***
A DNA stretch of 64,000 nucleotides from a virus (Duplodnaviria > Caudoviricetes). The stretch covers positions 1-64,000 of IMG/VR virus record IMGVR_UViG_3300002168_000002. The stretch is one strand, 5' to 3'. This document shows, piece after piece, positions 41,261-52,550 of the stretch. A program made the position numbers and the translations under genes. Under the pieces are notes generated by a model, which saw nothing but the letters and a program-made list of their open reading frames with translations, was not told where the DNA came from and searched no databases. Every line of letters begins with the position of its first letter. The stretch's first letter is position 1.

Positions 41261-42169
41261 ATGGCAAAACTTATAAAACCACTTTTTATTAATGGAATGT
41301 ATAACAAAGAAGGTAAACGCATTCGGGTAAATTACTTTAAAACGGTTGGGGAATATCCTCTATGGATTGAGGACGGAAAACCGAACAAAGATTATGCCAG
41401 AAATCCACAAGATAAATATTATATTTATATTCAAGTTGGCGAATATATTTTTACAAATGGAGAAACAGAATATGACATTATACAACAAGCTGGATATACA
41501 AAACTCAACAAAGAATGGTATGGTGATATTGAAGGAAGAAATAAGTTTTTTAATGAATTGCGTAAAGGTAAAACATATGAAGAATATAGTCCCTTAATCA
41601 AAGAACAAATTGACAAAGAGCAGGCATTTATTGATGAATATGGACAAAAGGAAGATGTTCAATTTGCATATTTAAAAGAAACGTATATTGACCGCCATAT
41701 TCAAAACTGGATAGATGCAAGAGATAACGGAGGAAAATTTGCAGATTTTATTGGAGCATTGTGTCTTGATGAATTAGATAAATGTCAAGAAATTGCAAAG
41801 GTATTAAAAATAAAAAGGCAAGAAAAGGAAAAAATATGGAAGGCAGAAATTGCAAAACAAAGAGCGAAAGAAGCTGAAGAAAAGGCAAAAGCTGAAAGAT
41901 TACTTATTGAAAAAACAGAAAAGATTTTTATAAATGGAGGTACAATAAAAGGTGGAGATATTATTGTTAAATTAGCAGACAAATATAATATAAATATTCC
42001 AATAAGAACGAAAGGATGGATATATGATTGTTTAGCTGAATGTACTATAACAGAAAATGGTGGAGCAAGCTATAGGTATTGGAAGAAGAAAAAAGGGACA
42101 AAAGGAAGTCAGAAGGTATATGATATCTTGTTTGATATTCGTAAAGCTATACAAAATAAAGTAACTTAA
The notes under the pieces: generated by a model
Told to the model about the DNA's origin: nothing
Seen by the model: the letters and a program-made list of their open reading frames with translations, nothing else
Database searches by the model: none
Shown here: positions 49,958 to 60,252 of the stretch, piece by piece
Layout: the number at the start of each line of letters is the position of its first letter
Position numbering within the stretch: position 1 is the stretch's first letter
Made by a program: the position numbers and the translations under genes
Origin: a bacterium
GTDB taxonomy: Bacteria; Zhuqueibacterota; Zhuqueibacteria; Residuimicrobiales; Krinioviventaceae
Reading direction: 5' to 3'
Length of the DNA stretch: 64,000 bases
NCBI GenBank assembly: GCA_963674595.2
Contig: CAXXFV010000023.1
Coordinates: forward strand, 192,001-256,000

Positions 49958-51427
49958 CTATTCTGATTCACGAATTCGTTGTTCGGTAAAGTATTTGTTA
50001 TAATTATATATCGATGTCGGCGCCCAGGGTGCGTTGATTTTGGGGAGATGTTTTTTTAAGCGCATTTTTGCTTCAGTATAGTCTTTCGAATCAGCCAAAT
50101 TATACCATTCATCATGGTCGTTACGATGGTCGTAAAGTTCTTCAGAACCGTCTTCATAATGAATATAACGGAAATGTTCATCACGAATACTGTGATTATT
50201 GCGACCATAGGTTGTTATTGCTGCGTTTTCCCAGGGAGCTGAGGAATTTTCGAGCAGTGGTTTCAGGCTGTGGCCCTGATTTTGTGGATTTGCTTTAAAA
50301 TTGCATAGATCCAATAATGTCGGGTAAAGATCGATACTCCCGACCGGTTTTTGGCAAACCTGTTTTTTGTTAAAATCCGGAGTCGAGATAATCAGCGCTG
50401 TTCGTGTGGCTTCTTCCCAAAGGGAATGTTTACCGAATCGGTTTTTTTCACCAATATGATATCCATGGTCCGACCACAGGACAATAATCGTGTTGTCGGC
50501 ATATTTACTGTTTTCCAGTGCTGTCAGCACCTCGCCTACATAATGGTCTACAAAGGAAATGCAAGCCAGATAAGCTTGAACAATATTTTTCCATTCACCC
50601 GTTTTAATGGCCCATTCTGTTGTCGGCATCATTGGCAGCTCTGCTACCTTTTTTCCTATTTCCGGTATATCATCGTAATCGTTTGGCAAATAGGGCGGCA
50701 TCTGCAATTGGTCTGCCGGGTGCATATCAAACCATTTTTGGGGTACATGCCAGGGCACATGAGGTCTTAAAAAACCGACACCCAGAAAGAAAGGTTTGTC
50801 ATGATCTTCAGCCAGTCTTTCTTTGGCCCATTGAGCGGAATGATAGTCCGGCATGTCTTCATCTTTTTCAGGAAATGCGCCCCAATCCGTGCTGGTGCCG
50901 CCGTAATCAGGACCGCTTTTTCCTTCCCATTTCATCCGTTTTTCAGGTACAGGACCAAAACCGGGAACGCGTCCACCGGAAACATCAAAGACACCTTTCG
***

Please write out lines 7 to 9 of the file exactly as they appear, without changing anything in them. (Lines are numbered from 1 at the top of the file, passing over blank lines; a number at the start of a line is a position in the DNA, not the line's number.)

41601 AAGAACAAATTGACAAAGAGCAGGCATTTATTGATGAATATGGACAAAAGGAAGATGTTCAATTTGCATATTTAAAAGAAACGTATATTGACCGCCATAT
41701 TCAAAACTGGATAGATGCAAGAGATAACGGAGGAAAATTTGCAGATTTTATTGGAGCATTGTGTCTTGATGAATTAGATAAATGTCAAGAAATTGCAAAG
41801 GTATTAAAAATAAAAAGGCAAGAAAAGGAAAAAATATGGAAGGCAGAAATTGCAAAACAAAGAGCGAAAGAAGCTGAAGAAAAGGCAAAAGCTGAAAGAT